Review Summary: Chillwhat?
Although he was always one of its most visible figures, Chazwick Bundick never seemed particularly comfortable with being part of the chillwave genre. It's evident in his interviews - "I've kinda gotten past that sound," he says. It's evident in his music, too; his debut album as Toro Y Moi, Causers of This
, was a crisply produced gem that had more in common with the instrumental hip-hop of Nosaj Thing and TOKiMONSTA than Bundick's peers within chillwave. With his sophomore effort, Underneath the Pine
, Bundick takes a slightly different route, aiming for a more exuberant AM pop sound; the enormous electronic beats and thick synthesizers are eschewed in favor of Rhodes, acoustic guitar, and live drumming infused with a heavy dollop of funk. It's more convincing than one would expect, given Bundick's blatant pandering to the pseudo-hipster demographic - the album is streaming on Urban Outfitters' official website - and it's an immensely pleasant listen.
The strongest moments on Underneath the Pine
come when Bundick's voice takes center stage. Songs like "Still Sound" and "New Beat" depend on their vocal harmonies as much as on their tight arrangements, and Bundick's croon evokes a sense of time and place that's vague enough to feel nonspecifically retro
, in the best sense of the word. When the vocals escape the spotlight, the songs feel less focused; "Light Black", lacking a strong melodic anchor, simply meanders along for three minutes, propelled only by superfluous bursts of psychedelic keyboard and overbearing drumming. These weaker moments are at least partially salvaged by Bundick's excellent production, which is just lo-fi enough to coat the record in an appealing haze. And besides, Bundick has some tricks up his sleeve; the penultimate track, "Good Hold", at first seems to be a staid piano ballad, but then it hits a vocal peak and filters out, panning to one side for a crucial moment. It's a bit of a shock to listen to at first, almost extreme enough to make one feel physically uncomfortable, but it makes sense; written and recorded shortly after Bundick attended a funeral for a friend, the song is quiet and melancholy, and its production flourish provides a moment of catharsis.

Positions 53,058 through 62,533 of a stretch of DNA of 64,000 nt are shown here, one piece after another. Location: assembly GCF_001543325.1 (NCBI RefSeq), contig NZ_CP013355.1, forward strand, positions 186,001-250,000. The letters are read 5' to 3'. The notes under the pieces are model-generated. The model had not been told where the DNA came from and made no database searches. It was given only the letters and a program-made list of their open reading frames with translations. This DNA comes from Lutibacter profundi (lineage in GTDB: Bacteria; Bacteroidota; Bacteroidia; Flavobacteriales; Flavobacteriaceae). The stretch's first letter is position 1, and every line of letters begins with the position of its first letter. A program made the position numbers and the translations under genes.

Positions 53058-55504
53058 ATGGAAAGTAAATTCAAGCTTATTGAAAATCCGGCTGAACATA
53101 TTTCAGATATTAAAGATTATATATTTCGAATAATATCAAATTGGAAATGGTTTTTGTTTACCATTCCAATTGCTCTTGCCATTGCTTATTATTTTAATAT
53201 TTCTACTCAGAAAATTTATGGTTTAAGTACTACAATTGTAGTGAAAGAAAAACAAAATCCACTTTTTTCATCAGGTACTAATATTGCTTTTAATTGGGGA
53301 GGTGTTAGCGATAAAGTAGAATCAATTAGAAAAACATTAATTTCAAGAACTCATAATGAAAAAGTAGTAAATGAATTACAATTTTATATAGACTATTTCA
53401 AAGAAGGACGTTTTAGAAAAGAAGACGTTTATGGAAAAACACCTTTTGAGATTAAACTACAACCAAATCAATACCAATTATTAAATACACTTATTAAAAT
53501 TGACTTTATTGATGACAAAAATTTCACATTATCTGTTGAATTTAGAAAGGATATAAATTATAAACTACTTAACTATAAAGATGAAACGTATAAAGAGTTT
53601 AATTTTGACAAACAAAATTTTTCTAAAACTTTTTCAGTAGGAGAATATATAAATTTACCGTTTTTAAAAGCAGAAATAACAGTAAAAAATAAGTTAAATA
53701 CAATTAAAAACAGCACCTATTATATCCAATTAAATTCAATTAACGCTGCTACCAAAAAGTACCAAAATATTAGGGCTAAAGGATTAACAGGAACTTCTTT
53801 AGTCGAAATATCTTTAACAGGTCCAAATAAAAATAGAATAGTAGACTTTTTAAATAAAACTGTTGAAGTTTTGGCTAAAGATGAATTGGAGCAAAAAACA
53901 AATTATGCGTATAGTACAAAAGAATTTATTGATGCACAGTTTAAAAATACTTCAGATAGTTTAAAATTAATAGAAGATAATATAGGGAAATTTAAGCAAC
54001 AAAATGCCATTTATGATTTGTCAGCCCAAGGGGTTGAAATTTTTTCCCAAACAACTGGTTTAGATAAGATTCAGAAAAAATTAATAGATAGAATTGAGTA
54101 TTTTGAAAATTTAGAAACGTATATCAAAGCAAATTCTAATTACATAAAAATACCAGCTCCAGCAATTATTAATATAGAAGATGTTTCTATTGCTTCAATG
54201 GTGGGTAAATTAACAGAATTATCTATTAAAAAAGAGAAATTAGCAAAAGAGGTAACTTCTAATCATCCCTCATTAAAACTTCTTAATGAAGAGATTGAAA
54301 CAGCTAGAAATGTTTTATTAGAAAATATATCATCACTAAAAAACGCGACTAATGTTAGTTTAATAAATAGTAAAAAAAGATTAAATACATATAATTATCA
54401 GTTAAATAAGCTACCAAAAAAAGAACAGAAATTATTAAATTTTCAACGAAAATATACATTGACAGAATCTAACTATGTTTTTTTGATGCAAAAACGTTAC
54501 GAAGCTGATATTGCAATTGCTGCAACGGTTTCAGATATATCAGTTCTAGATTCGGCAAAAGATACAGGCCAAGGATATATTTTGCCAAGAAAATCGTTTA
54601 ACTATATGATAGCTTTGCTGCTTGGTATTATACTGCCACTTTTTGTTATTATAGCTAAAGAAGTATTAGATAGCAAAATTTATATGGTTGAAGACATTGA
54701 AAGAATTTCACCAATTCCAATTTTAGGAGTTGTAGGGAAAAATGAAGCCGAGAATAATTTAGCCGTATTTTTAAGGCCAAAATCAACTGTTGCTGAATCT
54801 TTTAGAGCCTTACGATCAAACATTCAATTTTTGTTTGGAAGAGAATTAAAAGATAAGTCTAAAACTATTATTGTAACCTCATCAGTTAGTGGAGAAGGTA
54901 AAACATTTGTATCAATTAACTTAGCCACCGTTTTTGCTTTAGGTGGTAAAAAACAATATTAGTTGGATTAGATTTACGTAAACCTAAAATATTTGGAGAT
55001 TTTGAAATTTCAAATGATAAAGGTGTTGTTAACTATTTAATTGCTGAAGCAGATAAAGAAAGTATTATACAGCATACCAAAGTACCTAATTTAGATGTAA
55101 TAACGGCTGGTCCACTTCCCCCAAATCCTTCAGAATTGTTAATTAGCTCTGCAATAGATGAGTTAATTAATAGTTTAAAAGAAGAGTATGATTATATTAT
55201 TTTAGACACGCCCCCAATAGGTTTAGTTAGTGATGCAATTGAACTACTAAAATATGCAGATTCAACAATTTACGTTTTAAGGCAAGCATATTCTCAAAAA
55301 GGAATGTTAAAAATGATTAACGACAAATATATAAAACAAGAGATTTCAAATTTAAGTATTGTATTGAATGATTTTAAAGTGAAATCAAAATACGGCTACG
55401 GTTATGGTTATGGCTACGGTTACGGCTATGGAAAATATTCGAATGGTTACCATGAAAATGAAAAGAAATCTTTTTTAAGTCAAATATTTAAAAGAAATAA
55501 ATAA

It's a small pity that Underneath the Pine
doesn't have too many of these unexpected moments. By and large, the songs on this album progress as expected - which isn't to say that they're boring
, per se, just unsurprising. But criticizing this record for being uncomplicated is silly, especially since its loveliest song, "Before I'm Done", is also its simplest. The song opens with delicate strains of acoustic guitar before a gorgeously understated flute line enters with Bundick singing longingly, "He never was too kind / he never would apologize". Unexpectedly moving and perfectly contained, "Before I'm Done" is easily the most effective song off of Underneath the Pine
, and its simplicity is instrumental in its success. So while Toro Y Moi's second album may be inoffensive and ostensibly less interesting than the cut-up beats of Causers of This
, it's hardly an example of sophomore slump. It's simply the next turn in Toro Y Moi's musical journey, one that further reveals that Bundick isn't terribly concerned with the cultural trappings of his aesthetic - and that's something that ought to be commended.